It is more than just masks. I am now morphing from a paediatric burns surgeon to a post-graduate student in public health working in the field of epidemiology. What an incredible time to be finishing off the final revisions of my PhD (oral defence passed). My PhD has been looking at the epidemiology of burns in Hong Kong. A key point for me is precision in language and when there are terms open to multiple definitions, I like to define my use. There is a great difference when comparative data is presented solely on the basis of geography and when it is presented on the basis of human behaviour and geography. The key elements for me with regard to epidemiology is that it is the science which studies the distribution and determinants of health-related conditions, in a defined population, and the use of that knowledge to address the challenges of that condition. We need data to demonstrate associations / correlations which support the identification of possible determinants that can give clues to preventing the dissemination of the ‘disease’.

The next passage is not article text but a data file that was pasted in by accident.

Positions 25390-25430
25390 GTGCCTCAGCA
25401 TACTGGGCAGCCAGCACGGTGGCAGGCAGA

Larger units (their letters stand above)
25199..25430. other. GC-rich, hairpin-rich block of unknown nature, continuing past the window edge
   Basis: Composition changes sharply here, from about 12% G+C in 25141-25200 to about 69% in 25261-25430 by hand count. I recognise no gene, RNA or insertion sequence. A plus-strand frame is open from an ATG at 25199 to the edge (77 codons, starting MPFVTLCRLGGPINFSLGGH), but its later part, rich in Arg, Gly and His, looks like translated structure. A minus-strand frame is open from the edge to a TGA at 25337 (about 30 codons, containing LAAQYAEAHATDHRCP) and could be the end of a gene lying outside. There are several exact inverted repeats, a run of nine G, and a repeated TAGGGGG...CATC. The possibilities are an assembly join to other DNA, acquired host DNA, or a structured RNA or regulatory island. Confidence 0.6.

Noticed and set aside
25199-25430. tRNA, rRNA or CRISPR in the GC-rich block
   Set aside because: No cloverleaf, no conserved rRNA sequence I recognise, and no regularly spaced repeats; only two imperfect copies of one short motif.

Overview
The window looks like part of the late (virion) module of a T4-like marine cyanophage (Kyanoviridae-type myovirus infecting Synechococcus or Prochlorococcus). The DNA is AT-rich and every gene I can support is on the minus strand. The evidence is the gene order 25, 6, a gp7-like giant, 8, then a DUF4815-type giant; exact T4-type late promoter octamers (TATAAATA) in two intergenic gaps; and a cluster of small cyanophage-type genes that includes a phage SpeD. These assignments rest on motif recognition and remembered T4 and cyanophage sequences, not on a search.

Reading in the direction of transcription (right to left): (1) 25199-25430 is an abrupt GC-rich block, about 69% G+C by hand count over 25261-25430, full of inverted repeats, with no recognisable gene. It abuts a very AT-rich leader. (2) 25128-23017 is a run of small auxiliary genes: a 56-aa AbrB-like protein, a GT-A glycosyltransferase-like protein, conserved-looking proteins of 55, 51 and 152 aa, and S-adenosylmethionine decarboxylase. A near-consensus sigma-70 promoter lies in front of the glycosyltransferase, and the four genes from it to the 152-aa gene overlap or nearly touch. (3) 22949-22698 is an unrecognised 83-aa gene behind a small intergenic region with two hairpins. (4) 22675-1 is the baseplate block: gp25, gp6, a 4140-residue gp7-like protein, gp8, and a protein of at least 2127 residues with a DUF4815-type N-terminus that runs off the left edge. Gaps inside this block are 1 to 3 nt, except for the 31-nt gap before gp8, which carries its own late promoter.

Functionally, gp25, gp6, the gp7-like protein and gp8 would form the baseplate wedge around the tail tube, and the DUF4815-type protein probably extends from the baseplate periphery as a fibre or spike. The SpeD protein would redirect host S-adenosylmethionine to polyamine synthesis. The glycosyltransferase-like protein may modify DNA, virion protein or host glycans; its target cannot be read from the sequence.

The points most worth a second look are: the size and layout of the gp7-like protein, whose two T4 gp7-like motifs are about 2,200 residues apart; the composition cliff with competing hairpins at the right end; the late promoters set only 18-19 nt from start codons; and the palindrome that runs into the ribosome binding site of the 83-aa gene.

There is now a figure being shared on the web of the patterns of the increase in cases in countries over the world and the patterns are very different between those countries where people wear masks and those that do not.

Figure 2.

I was watching the infomercial on the BBC website talking about the need to “cough into a tissue” when in public. Looking at the WHO website they talk about how the public should behave, and I quote:

Maintain social distancing

Maintain at least 1 metre (3 feet) distance between yourself and anyone who is coughing or sneezing.

Why? When someone coughs or sneezes they spray small liquid droplets from their nose or mouth which may contain virus. If you are too close, you can breathe in the droplets, including the COVID-19 virus if the person coughing has the disease.”

The problem is described but the solution is not. The spray from a cough or sneeze can spread more than one meter. What is need is to stop the spray at source and THAT is the reason why everyone in the public should be encouraged to wear masks. These are not the N95 mask, a fine thread, folded cotton handkerchief tied like the wild west bank robbers would be effective if they gave the right message. Cough responsibly.